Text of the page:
Author Topic: Food and How you Cook/Eat it (2009-2012)  (Read 41427 times)

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Offline HalfSmokes

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Re: Food and How you Cook/Eat it.
« Reply #1775: November 02, 2012, 08:49:36 AM »
That looks amazing.  My chicken never turns out like that.  Must cook it at too low a temp to get that color.

If you have amazon prime, americas test kitchen season 12, episode 7 is their peruvian roast chicken and streams free. I don't like their seasoning, but the method always gets you crispy skin and moist chicken

Offline 1995hoo

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Re: Food and How you Cook/Eat it.
« Reply #1776: November 02, 2012, 09:14:58 AM »
Give this a try.

http://www.okiedokieartichokie.me/2011/12/peruvian-spiced-whole-roasted-chicken/


That sounds good. May have to try that tonight or Sunday. I wonder how it would be with Cornish game hens.

Online blue911

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Re: Food and How you Cook/Eat it.
« Reply #1777: November 02, 2012, 10:06:42 AM »
That sounds good. May have to try that tonight or Sunday. I wonder how it would be with Cornish game hens.

um... baby birds. I'd check them around the 20-25 minute mark.

Offline lastobjective

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Re: Food and How you Cook/Eat it.
« Reply #1778: November 04, 2012, 07:35:56 PM »
Got to make some really good cornbread with the cast-iron skillet :az: (sorry for the messy counter, I'm a messy cook)



This recipe doubled: http://allrecipes.com/recipe/grandmothers-buttermilk-cornbread/

Offline 1995hoo

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Re: Food and How you Cook/Eat it.
« Reply #1779: November 04, 2012, 09:28:29 PM »
Give this a try.

http://www.okiedokieartichokie.me/2011/12/peruvian-spiced-whole-roasted-chicken/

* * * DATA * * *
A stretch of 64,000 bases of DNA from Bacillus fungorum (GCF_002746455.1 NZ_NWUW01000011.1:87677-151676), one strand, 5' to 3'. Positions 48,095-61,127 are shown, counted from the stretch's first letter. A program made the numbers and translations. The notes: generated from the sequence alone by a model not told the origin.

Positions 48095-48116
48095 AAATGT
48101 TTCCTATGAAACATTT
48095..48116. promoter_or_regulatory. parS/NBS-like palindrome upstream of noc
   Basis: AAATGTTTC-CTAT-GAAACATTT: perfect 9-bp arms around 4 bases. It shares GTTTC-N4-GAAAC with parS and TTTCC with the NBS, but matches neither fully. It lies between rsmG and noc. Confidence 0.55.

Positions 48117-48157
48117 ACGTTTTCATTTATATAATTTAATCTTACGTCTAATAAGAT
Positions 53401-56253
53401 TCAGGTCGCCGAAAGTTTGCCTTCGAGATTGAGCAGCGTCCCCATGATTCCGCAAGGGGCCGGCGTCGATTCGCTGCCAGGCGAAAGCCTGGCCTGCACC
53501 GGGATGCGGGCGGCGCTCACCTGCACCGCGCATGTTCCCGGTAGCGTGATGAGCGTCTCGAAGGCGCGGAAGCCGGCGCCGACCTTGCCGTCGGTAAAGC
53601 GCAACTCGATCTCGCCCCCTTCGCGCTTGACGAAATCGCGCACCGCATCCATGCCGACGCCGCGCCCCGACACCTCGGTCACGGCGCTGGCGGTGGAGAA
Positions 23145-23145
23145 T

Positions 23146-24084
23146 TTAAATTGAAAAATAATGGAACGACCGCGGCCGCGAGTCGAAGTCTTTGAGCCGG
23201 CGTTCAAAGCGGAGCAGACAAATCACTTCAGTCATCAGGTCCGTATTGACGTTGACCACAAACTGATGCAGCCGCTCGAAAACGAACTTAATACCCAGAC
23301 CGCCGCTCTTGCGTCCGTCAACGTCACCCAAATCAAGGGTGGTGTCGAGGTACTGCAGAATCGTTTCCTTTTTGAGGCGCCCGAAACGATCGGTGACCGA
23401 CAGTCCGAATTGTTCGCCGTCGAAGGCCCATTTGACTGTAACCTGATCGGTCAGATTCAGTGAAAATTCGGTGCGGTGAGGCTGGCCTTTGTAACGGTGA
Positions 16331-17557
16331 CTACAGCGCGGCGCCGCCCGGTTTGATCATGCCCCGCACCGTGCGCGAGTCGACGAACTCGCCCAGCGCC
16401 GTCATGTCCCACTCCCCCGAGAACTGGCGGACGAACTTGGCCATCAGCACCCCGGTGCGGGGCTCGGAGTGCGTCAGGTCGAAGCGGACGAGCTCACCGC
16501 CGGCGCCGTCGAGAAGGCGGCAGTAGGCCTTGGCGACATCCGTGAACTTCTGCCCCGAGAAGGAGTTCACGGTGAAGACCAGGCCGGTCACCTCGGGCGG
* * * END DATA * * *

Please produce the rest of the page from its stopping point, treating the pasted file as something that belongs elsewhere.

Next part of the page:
Made this tonight. Main reason was that I wanted to test out a cornbread dressing recipe (ie, stuffing cooked outside the bird) in advance of Thanksgiving and I need a main course to go with it. I've roasted turkeys before, but this was the first time with a chicken. Came out really nicely—didn't look as good as in the picture, of course, but the key thing is that Ms1995hoo was impressed. Nice juicy meat. I used paprika instead of the ají colorado stuff and it was fine, though perhaps reduced flavor. Got a bit of smoke from the oven in the first half-hour as well....think I may have to run the steam-clean cycle this week due to the grease spatter from the melting butter.

If anyone is interested in the cornbread dressing recipe I can post it this week (not tonight, I'm typing on my phone). It was really good stuff. Feels like Thanksgiving after dinner with the way it all makes you fart, too.


Offline imref

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Re: Food and How you Cook/Eat it.
« Reply #1780: November 04, 2012, 10:40:38 PM »
doesn't peruvian chicken need the green and yellow sauces for the full effect?

Offline Ali the Baseball Cat

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Re: Food and How you Cook/Eat it.
« Reply #1781: November 04, 2012, 11:02:50 PM »
That looks totally badass. 

We should pass the hat to get you a proper Viking range and Subzero fridge (and snazz camera to document the results)

Got to make some really good cornbread with the cast-iron skillet :az: (sorry for the messy counter, I'm a messy cook)

(Image removed from quote.)

This recipe doubled: http://allrecipes.com/recipe/grandmothers-buttermilk-cornbread/



Offline Ali the Baseball Cat

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Re: Food and How you Cook/Eat it.
« Reply #1782: November 04, 2012, 11:03:44 PM »
Have you ever roasted a bird in a bag? 

Made this tonight. Main reason was that I wanted to test out a cornbread dressing recipe (ie, stuffing cooked outside the bird) in advance of Thanksgiving and I need a main course to go with it. I've roasted turkeys before, but this was the first time with a chicken. Came out really nicely—didn't look as good as in the picture, of course, but the key thing is that Ms1995hoo was impressed. Nice juicy meat. I used paprika instead of the ají colorado stuff and it was fine, though perhaps reduced flavor. Got a bit of smoke from the oven in the first half-hour as well....think I may have to run the steam-clean cycle this week due to the grease spatter from the melting butter.

If anyone is interested in the cornbread dressing recipe I can post it this week (not tonight, I'm typing on my phone). It was really good stuff. Feels like Thanksgiving after dinner with the way it all makes you fart, too.




Offline 1995hoo

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Re: Food and How you Cook/Eat it.
« Reply #1783: November 05, 2012, 07:47:50 AM »

Offline imref

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Re: Food and How you Cook/Eat it.
« Reply #1784: November 05, 2012, 12:26:44 PM »
40 cloves and a chicken is pretty good and easy as long as we're talking about bird recipes.

http://www.foodnetwork.com/recipes/alton-brown/40-cloves-and-a-chicken-recipe/index.html